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'You're joking!': Moment man who killed Helen Bailey arrested for murder of first wife
9 February 2022, 15:31 | Updated: 9 February 2022, 23:10
This is the moment double killer Ian Stewart, who was convicted of killing his fiancee Helen Bailey, was arrested for murdering his wife six years earlier.
Stewart has been given a whole-life sentence for murdering his first wife, Diane Stewart, six years before he went on to murder his fiancee, children's book author Helen Bailey.
The 61-year-old denied murdering his 47-year-old wife Mrs Stewart in 2010 but jurors at Huntingdon Crown Court rejected his account that he found her collapsed having suffered an epileptic fit at their home in Bassingbourn, Cambridgeshire.
Prosecutors said it is most likely Mrs Stewart's death was caused by a prolonged restriction to her breathing from an outside source, such as smothering or a neck hold.
Detectives began investigating the death of Ms Stewart after he was convicted of killing children's author Helen Bailey in 2017.
He killed the 51-year-old in 2016 and dumped her body in the cesspit of the £1.5 million home they shared in Royston in Hertfordshire.
A trial at St Albans Crown Court heard it was most likely she was suffocated while sedated by drugs, and Stewart was found guilty of her murder in 2017.
Detectives then investigated the death of Stewart's first wife, whose death was recorded at the time as Sudden Unexplained Death in Epilepsy (SUDEP).
On Wednesday a jury of five men and seven women at Huntingdon Crown Court found Stewart guilty of her murder, and he was handed a whole-life sentence by the judge.
Police have since released video of Stewart's arrest, where he is seen saying "you're joking" to the officer, adding: "Oh f*** off".
Stewart had claimed in court, as his two sons listened to his evidence, that he had returned from the supermarket to the family home in Bassingbourn, Cambridgeshire, and found his wife collapsed in the garden.
He said he thought she had suffered an epileptic fit.
Mrs Stewart had not had an epileptic fit for 18 years and took daily medication, jurors were told, with consultant neurologist Dr Christopher Derry estimating that her risk of having a fatal epileptic seizure was about one in 100,000.
During a 999 call Stewart was instructed to perform CPR on his wife and said he was doing so, but paramedic Spencer North, who attended the scene, said there "didn't seem to be any effective CPR".
Mrs Stewart's death was not treated as suspicious at the time and, while a post-mortem examination was carried out, it was not a forensic post-mortem.
As part of the police investigation, following Stewart's 2017 murder conviction, consultant neuropathologist Professor Safa Al-Sarraj was asked to examine preserved parts of Mrs Stewart's brain, which had been donated to medical science.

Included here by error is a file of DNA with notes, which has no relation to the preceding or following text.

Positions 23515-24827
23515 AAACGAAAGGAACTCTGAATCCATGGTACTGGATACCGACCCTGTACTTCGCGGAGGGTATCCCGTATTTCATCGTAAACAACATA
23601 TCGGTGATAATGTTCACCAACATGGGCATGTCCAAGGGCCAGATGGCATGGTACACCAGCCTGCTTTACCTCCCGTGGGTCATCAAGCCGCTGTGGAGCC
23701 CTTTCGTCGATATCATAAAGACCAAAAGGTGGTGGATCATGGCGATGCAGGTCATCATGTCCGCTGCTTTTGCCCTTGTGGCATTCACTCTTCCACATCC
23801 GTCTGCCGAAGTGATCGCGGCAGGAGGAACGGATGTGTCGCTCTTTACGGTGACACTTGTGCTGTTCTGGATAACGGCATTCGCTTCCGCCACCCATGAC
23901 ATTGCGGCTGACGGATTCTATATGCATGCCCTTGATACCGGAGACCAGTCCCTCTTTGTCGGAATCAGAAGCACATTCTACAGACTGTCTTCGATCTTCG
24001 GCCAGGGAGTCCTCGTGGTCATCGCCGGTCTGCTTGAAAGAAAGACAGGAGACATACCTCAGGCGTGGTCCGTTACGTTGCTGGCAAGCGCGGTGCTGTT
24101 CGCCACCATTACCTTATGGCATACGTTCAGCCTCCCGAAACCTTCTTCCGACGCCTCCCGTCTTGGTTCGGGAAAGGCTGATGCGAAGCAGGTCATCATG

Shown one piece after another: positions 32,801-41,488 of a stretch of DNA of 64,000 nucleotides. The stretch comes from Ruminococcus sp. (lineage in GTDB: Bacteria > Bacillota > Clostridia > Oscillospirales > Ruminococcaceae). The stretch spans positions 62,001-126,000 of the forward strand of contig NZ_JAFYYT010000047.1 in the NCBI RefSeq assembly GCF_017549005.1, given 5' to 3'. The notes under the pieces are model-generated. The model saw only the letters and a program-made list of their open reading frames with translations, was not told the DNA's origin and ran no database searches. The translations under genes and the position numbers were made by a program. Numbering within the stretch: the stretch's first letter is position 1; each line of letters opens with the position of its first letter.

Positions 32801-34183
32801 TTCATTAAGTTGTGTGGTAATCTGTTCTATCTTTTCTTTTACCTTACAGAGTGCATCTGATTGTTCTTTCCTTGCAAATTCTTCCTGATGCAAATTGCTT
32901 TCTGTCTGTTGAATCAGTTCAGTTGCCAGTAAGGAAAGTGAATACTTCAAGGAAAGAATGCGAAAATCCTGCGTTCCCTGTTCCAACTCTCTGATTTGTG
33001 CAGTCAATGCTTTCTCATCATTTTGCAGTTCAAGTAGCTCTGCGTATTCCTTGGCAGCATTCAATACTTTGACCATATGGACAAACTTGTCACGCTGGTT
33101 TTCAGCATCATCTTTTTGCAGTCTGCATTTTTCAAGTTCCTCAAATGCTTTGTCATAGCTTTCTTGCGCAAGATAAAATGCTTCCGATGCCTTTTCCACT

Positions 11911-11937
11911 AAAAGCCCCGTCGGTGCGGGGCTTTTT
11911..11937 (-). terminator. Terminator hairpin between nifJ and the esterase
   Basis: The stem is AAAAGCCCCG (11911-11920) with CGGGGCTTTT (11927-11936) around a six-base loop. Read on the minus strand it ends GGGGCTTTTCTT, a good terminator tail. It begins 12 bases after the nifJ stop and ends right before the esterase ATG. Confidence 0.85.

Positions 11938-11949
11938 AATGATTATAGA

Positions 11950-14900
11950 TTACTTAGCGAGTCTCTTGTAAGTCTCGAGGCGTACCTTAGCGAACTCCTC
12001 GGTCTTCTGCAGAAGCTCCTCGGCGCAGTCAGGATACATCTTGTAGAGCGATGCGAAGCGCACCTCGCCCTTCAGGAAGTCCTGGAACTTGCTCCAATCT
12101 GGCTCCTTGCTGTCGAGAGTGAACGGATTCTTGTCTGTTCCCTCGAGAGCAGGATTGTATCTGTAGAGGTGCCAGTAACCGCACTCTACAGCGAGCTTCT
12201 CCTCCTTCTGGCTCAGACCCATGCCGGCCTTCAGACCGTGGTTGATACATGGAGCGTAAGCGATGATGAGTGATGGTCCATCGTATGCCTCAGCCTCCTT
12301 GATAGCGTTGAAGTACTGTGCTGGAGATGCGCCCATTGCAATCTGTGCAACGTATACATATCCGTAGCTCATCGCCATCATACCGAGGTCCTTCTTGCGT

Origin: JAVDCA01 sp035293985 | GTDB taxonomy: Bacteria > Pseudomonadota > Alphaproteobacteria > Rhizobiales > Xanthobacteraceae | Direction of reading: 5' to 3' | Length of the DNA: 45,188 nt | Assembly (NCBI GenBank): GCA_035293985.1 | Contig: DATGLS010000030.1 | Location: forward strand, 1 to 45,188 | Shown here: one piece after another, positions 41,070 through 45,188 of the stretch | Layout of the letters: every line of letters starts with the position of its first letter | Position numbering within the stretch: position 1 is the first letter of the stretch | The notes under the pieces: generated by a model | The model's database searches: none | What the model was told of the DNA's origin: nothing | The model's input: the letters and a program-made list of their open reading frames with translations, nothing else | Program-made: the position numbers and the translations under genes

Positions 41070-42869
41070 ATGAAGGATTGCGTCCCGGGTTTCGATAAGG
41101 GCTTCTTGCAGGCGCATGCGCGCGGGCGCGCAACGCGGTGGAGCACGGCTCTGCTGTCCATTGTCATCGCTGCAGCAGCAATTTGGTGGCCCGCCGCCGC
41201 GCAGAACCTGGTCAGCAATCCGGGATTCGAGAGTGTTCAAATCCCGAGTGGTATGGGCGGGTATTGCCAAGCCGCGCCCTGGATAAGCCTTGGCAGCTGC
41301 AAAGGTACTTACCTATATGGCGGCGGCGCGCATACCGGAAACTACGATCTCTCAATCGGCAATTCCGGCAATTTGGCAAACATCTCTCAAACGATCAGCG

Prof Al-Sarraj said there was evidence that Mrs Stewart's brain had suffered a lack of oxygen prior to her death, and he estimated that this happened over a period of 35 minutes to an hour.
Prosecutor Stuart Trimmer QC said her death was "most likely caused by a prolonged restriction to her breathing from an outside source", such as smothering or a neck hold.
Home Office pathologist Dr Nat Cary described SUDEP as a "diagnosis of exclusion", adding that "an equal diagnosis of exclusion is having been put into such a state by some covert means - smothering or interfering with the mechanics of breathing or some kind of drug use".
The court heard that full toxicology was not carried out as part of the 2010 routine post-mortem examination, and nor was a neck dissection.
Dr Cary said that, as in the case of Mrs Stewart, there was "no injury that was visible" in the case of Ms Bailey, who was in the cesspit for three months before she was found.
The court heard that Stewart received £96,607.37 after his wife's death, in the form of £28,500.21 from a life insurance policy and the rest from bank accounts.
Both of the couple's sons were out on the day of their mother's death, with then 15-year-old Oliver at school and Jamie, then 18, taking his driving test.
Jamie Stewart had told the court that he recalled "raised voices... between my mother and father" when he was at home on study leave for A-levels the week his mother died.
In a joint statement released through police, Jamie and Oliver Stewart said: "Our Mum was amazing.
"All the people we have spoken to and things we have heard since her death have only enhanced this feeling.
"We were privileged to have a wonderful caring upbringing and we were supported through all the activities and hobbies that we undertook.
"It's been really upsetting the last six years to have to recall the events of the toughest time of our life.
"We now look forward to recalling the many happy moments we had growing up as a family.
"At this extremely difficult time, we wish for our privacy to be respected."